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Five Hearts Prologue
A worm has five hearts, but put all five of them together, and they fall far below the complexity of a single human heart. Maybe it’s better than way. Life can be simpler, expectations less, and satisfaction more easily achieved. Maybe the worm knows the secret of life.
Not so for the human who has only one heart. Even less, if the human is the victim of the worm, as happened many times before. A worm is powerful and negligently underestimated. Its prostomium is pointed and firm, preceding its toothless yet tremendously muscular mouth.
The prostomium is an ingenious invention of God. In a garden, it hacks slabs of mud, permitting food into the mouth, then grounding it down with mega pressure. The process lasts until the food is dragged down the length of its body, from heart to heart, with the droppings falling off the worm’s anus.
Equation: five Hearts = five times the mystery, five times the evil. My father told me that the worm thrives in human blood. The blood’s moisture gives it breath and sustenance as it eats your cartilage, a bone, crosses a vein, bores through the intestine lining, your kidneys, your liver until everything inside of you dissolves. You think, at last, your suffering ends and you are free.
But you are not. Instead, all your innards regrow systematically, a perfect ecosystem that is encased by your bodily skin. The liver pops back out. The veins reemerge and patch together. The heart pumps. And the process of the worm eating you up begins again. You are the worm’s eternal sustenance. You are in hell, after all.
Jabez Waldo woke up trembling, sweat dripping. He struggled to breathe, counting 10, 9, 8, 7, 6 with each inhalation. Morning will come, morning will come, Jabez whispered. The dream came when it pleased, sometimes daily, sometimes gone, then re-emerging after a year. Jabez reached for the Ambien and the bottle of water that he always kept beside his bed. This would lull him to a dreamless sleep.
……. ……. …….
Some 28 kilometers away from where Jabez slept lived an old woman with a unibrow. She got out of bed as she heard the wind hiss. She went to the front window of her house, looking into the night. The hiss of the wind was overwhelmed by a gentle embrace. The tree beside the window shook. A bat lived in that tree. She could see the curvature of its upside down body hanging on a branch, its long tongue licking nectar from a flower, an arm’s length away.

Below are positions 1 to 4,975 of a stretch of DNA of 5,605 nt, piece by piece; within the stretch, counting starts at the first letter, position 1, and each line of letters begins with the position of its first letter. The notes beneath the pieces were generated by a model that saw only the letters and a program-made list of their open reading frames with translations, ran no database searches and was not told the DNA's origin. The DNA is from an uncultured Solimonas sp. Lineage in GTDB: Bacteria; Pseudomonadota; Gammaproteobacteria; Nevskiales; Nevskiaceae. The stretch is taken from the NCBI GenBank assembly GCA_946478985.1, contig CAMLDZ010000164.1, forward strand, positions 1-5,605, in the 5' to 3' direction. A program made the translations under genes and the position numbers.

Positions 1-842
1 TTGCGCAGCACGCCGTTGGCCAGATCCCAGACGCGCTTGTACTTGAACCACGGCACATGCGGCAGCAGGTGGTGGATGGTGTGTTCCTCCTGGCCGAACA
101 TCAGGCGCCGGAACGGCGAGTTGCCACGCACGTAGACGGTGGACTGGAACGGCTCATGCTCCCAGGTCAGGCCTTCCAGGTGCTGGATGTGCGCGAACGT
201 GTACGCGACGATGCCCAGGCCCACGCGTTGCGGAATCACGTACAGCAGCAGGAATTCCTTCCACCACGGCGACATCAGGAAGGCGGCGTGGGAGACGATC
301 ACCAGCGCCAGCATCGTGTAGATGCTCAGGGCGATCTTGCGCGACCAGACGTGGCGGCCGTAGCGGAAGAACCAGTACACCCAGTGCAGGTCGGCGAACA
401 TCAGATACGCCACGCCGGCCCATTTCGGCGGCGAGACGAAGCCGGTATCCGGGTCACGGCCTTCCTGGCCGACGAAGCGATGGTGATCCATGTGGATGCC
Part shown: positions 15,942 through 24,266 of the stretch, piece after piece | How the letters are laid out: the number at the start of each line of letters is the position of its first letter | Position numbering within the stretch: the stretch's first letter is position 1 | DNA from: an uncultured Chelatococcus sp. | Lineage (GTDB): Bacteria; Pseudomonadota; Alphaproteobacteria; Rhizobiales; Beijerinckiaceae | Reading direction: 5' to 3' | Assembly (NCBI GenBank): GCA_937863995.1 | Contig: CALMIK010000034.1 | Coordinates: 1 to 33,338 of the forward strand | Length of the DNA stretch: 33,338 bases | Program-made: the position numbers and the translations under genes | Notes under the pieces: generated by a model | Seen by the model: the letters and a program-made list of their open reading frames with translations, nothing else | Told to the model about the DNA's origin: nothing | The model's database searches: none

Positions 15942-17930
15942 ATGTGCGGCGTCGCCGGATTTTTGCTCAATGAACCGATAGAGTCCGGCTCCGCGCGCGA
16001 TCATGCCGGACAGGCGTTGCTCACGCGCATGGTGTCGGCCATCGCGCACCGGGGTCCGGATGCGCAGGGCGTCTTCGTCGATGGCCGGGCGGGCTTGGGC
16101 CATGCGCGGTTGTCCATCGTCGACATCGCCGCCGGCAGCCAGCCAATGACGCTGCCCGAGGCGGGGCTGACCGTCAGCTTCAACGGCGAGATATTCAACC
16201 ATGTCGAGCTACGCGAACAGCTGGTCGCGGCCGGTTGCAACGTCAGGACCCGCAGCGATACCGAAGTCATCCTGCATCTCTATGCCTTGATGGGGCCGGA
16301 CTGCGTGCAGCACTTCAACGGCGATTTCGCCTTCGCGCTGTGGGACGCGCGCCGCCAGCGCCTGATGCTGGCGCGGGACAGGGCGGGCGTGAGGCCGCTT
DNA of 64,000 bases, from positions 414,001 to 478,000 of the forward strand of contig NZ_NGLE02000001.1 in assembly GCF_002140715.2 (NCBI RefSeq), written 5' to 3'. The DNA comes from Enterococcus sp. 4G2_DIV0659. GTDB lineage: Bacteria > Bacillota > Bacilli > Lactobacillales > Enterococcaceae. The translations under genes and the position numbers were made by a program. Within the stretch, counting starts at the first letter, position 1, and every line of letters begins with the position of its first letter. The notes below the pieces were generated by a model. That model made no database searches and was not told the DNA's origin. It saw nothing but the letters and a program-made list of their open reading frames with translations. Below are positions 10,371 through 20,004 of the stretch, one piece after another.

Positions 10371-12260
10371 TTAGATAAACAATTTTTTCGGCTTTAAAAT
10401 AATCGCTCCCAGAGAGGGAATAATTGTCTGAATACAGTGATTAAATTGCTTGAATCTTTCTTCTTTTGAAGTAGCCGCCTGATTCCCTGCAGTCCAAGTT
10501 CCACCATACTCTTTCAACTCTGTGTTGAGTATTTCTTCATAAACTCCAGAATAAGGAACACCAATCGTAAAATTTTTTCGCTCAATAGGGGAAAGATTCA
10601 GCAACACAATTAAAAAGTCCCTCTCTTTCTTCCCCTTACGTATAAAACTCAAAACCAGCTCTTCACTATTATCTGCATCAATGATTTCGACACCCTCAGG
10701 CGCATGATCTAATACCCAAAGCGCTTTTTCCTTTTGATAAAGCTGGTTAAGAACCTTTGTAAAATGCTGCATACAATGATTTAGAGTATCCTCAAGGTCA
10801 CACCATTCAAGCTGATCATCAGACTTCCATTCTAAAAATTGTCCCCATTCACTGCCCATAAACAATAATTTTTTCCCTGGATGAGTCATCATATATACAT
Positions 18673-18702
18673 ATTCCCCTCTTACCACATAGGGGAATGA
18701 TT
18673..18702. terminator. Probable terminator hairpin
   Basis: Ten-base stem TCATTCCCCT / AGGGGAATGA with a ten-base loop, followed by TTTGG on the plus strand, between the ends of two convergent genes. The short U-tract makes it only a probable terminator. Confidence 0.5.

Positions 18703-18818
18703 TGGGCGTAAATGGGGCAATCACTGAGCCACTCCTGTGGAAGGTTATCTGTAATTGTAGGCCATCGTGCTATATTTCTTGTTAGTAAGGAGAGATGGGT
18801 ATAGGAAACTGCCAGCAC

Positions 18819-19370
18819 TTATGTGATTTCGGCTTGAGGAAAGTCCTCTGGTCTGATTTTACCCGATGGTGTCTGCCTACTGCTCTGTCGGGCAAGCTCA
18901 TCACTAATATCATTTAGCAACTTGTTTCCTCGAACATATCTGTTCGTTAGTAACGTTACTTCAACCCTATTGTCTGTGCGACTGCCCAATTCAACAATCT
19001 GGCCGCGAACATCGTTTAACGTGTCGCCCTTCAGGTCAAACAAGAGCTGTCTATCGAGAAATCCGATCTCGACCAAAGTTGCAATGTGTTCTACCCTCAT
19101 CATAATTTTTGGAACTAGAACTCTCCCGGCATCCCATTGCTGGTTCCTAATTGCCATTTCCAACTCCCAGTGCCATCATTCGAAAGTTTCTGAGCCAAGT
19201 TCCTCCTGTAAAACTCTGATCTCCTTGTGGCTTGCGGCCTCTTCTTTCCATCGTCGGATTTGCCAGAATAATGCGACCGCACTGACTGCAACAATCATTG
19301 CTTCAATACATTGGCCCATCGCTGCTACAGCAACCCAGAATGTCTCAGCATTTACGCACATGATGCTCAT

“Things will not be the same on Bamba Pera street,” the woman whispered sagely. To the left of her house was her sari sari store (a Filipino convenience store) in the place that should have been a garage. She had no car.
The Unibrow lady lowered her curtain. As she walked away a stampita (Catholic prayer card) of the Virgin Mary fell to the ground. The stampita depicted the Virgin Mary, but the artistic style was Hindu in nature. She heard the stampita softly flutter to the ground. She turned around, picked it up, and rearranged the rounded piece of scotch tape that was behind it. Then she patted the stampita back on the wall. She smiled. “Soon,” she told herself, “He will come to live on Bamba Pera street. Very soon.”
Across the street from the Unibrow Lady’s home, Kit Kultihim sat in front of the television monitors that comprised his elaborate CCTV system. Kit could view all activity taking place within the entire circumference of his house. Right now, he watched the movement at the window of the unibrow lady’s home. He adjusted his camera for a close up. He saw her look upward, then stare at the upside down bat on her tree. Then she dropped the curtains, concealing his view.
There was something strange about this woman, her movements, and in general, the subtle activity that characterized Bamba Pera street. He’d been observing everything for years, and in particular, had an excel sheet that marked the daily activity in the sari sari store in front of his house. He detected patterns – a tuna can, some bushes, and seven suspicious customers who frequented the unibrow lady’s store.
It was all subtle, but to the perceptive eye, strange. Kit put in the last notes for the day on his excel sheet -- the date, the time, the wind, the bat, and the peculiar look on the face of the unibrow lady. He opened a desk drawer and pulled out a clear book. Inside, he had printouts of every expression on the face of the unibrow lady through the years. This latest image seemed different.
He looked at the pupils of the unibrow lady’s eyes. They were larger than usual. Overall, she seemed to appear expectant, knowledgeable and somewhat weary. He suspected that she knew a secret. But she always knew secrets, followed by strange, subtle changes occurring on Bamba Pera street. Kit studied the lines on her eyes, the brows, which were thicker than normal. She would doubtless trim them the following day. She had three unibrow styles, he perceived, from his collection of her photos.
Kit put the new picture back inside the Clear Book. Then he turned off the light and went to the next room. There was a mattress on the floor where he liked to sleep. He lay down and dreamt many dreams.
This is the prologue to my novel. Thank you for reading this far. Your comments would be most appreciated, especially criticisms and comments on how this work in progress can improve. Thank you so much.
Proceed to Chapter 1 in the link below:
- Five Hearts Chapter 1
The chapter after this prologue